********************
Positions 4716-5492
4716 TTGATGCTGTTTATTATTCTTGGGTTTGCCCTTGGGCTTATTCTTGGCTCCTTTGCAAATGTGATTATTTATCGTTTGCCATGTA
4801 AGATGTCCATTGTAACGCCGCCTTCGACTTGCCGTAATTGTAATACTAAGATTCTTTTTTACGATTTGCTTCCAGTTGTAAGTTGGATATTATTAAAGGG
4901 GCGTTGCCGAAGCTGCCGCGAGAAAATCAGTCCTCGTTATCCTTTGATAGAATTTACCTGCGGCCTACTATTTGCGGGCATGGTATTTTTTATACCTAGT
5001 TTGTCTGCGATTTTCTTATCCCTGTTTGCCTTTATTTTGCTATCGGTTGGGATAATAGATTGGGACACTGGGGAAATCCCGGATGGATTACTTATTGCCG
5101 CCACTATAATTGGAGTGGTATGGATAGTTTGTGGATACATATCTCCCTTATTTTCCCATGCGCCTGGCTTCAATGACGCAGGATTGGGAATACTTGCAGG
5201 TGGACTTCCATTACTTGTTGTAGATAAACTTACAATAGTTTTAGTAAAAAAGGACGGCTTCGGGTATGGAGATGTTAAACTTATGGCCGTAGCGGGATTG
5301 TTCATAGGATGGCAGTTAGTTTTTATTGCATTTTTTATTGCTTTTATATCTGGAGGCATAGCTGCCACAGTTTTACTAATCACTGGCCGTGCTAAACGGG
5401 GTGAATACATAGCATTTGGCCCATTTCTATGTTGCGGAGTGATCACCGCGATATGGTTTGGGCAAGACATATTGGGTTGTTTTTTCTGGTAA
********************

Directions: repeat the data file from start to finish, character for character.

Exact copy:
Positions 4716-5492
4716 TTGATGCTGTTTATTATTCTTGGGTTTGCCCTTGGGCTTATTCTTGGCTCCTTTGCAAATGTGATTATTTATCGTTTGCCATGTA
4801 AGATGTCCATTGTAACGCCGCCTTCGACTTGCCGTAATTGTAATACTAAGATTCTTTTTTACGATTTGCTTCCAGTTGTAAGTTGGATATTATTAAAGGG
4901 GCGTTGCCGAAGCTGCCGCGAGAAAATCAGTCCTCGTTATCCTTTGATAGAATTTACCTGCGGCCTACTATTTGCGGGCATGGTATTTTTTATACCTAGT
5001 TTGTCTGCGATTTTCTTATCCCTGTTTGCCTTTATTTTGCTATCGGTTGGGATAATAGATTGGGACACTGGGGAAATCCCGGATGGATTACTTATTGCCG
5101 CCACTATAATTGGAGTGGTATGGATAGTTTGTGGATACATATCTCCCTTATTTTCCCATGCGCCTGGCTTCAATGACGCAGGATTGGGAATACTTGCAGG
5201 TGGACTTCCATTACTTGTTGTAGATAAACTTACAATAGTTTTAGTAAAAAAGGACGGCTTCGGGTATGGAGATGTTAAACTTATGGCCGTAGCGGGATTG
5301 TTCATAGGATGGCAGTTAGTTTTTATTGCATTTTTTATTGCTTTTATATCTGGAGGCATAGCTGCCACAGTTTTACTAATCACTGGCCGTGCTAAACGGG
5401 GTGAATACATAGCATTTGGCCCATTTCTATGTTGCGGAGTGATCACCGCGATATGGTTTGGGCAAGACATATTGGGTTGTTTTTTCTGGTAA